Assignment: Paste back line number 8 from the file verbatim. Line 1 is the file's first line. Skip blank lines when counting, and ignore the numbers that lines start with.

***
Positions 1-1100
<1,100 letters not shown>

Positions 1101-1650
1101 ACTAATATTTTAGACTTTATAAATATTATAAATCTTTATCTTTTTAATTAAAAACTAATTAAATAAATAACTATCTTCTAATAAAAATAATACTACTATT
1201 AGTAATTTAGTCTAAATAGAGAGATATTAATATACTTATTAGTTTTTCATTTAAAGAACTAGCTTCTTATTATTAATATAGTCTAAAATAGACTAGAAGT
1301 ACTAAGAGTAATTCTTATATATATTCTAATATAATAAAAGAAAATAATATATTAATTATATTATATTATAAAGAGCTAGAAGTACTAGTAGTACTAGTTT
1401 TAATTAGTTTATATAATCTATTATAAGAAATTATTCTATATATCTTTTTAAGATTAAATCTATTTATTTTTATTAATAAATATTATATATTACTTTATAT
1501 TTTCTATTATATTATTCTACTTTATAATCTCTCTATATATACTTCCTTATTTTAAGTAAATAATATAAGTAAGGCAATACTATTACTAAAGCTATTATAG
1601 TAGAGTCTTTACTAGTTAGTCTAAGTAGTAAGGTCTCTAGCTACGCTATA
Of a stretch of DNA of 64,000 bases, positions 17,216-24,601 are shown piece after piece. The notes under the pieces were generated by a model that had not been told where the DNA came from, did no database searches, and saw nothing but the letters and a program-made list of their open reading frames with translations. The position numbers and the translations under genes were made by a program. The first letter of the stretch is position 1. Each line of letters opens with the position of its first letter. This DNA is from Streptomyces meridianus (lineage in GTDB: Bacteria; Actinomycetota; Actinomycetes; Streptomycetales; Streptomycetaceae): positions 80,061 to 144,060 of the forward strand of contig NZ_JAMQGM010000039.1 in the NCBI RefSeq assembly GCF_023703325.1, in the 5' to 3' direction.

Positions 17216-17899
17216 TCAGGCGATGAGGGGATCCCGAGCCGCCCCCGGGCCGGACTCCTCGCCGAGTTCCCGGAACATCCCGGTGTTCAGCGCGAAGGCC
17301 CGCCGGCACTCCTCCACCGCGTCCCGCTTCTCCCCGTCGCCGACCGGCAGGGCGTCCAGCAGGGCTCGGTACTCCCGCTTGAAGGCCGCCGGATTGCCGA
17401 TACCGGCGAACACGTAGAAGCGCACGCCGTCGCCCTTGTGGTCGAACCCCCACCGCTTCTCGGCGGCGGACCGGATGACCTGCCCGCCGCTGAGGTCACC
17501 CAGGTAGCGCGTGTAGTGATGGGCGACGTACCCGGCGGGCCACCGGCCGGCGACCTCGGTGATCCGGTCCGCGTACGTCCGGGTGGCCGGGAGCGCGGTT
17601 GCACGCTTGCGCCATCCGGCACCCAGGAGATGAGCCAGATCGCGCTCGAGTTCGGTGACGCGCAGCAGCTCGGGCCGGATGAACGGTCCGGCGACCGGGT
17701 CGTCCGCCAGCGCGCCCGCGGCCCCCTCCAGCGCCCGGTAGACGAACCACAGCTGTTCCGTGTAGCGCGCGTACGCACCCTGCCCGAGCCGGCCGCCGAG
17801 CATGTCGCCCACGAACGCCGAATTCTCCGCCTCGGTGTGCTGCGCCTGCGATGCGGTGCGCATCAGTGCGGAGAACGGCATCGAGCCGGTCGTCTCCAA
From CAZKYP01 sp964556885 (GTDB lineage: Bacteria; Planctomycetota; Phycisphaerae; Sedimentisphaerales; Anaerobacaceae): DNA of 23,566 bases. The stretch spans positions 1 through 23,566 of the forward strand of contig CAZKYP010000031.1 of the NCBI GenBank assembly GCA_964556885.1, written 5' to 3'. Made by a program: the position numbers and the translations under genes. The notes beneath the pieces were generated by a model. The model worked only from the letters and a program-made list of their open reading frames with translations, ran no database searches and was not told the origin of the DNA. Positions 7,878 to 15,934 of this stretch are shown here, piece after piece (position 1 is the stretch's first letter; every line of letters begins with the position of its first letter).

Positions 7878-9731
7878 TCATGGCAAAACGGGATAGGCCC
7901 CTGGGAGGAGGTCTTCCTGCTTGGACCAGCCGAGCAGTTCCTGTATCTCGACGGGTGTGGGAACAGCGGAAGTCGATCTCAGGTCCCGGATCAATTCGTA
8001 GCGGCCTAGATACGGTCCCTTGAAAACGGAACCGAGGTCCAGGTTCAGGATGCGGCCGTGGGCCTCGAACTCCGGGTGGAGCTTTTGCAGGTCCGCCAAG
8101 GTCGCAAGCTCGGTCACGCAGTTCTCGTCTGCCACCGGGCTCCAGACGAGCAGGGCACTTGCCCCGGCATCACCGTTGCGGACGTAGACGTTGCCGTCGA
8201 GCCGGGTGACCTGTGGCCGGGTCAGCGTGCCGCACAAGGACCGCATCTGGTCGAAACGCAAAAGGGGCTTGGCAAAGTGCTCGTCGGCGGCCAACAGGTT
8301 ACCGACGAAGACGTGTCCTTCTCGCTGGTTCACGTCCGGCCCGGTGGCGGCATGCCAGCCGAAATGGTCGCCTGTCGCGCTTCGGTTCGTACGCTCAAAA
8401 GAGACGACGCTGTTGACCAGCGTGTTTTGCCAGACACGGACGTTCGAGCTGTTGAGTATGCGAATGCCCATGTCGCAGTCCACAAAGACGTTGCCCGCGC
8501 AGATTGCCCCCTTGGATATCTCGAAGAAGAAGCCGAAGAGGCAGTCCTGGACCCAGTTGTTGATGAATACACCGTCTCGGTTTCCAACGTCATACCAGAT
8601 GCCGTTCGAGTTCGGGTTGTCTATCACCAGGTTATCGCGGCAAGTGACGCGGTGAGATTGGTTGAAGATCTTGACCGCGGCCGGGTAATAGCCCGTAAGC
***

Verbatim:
1501 TTTCTATTATATTATTCTACTTTATAATCTCTCTATATATACTTCCTTATTTTAAGTAAATAATATAAGTAAGGCAATACTATTACTAAAGCTATTATAG